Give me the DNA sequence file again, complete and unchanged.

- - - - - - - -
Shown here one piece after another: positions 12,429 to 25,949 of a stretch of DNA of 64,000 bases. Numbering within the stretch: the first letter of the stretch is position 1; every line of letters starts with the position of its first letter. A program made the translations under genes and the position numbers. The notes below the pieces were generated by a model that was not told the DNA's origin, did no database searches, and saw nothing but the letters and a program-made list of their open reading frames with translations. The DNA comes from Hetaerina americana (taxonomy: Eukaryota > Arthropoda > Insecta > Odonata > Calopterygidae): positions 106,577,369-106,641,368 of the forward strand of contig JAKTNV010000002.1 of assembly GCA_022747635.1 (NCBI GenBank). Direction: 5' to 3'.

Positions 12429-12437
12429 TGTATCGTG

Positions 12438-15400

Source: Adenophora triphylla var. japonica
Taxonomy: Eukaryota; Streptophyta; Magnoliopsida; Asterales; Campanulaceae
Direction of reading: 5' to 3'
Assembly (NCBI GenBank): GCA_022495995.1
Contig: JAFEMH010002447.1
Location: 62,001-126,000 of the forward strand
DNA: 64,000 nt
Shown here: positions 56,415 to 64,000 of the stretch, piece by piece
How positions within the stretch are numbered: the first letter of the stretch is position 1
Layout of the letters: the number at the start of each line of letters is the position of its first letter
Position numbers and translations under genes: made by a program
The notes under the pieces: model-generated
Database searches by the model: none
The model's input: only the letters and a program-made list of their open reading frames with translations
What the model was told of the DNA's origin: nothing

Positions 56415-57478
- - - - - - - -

Shown here one piece after another: positions 12,429 to 25,949 of a stretch of DNA of 64,000 bases. Numbering within the stretch: the first letter of the stretch is position 1; every line of letters starts with the position of its first letter. A program made the translations under genes and the position numbers. The notes below the pieces were generated by a model that was not told the DNA's origin, did no database searches, and saw nothing but the letters and a program-made list of their open reading frames with translations. The DNA comes from Hetaerina americana (taxonomy: Eukaryota > Arthropoda > Insecta > Odonata > Calopterygidae): positions 106,577,369-106,641,368 of the forward strand of contig JAKTNV010000002.1 of assembly GCA_022747635.1 (NCBI GenBank). Direction: 5' to 3'.

Positions 12429-12437
12429 TGTATCGTG

Positions 12438-15400

Source: Adenophora triphylla var. japonica
Taxonomy: Eukaryota; Streptophyta; Magnoliopsida; Asterales; Campanulaceae
Direction of reading: 5' to 3'
Assembly (NCBI GenBank): GCA_022495995.1
Contig: JAFEMH010002447.1
Location: 62,001-126,000 of the forward strand
DNA: 64,000 nt
Shown here: positions 56,415 to 64,000 of the stretch, piece by piece
How positions within the stretch are numbered: the first letter of the stretch is position 1
Layout of the letters: the number at the start of each line of letters is the position of its first letter
Position numbers and translations under genes: made by a program
The notes under the pieces: model-generated
Database searches by the model: none
The model's input: only the letters and a program-made list of their open reading frames with translations
What the model was told of the DNA's origin: nothing

Positions 56415-57478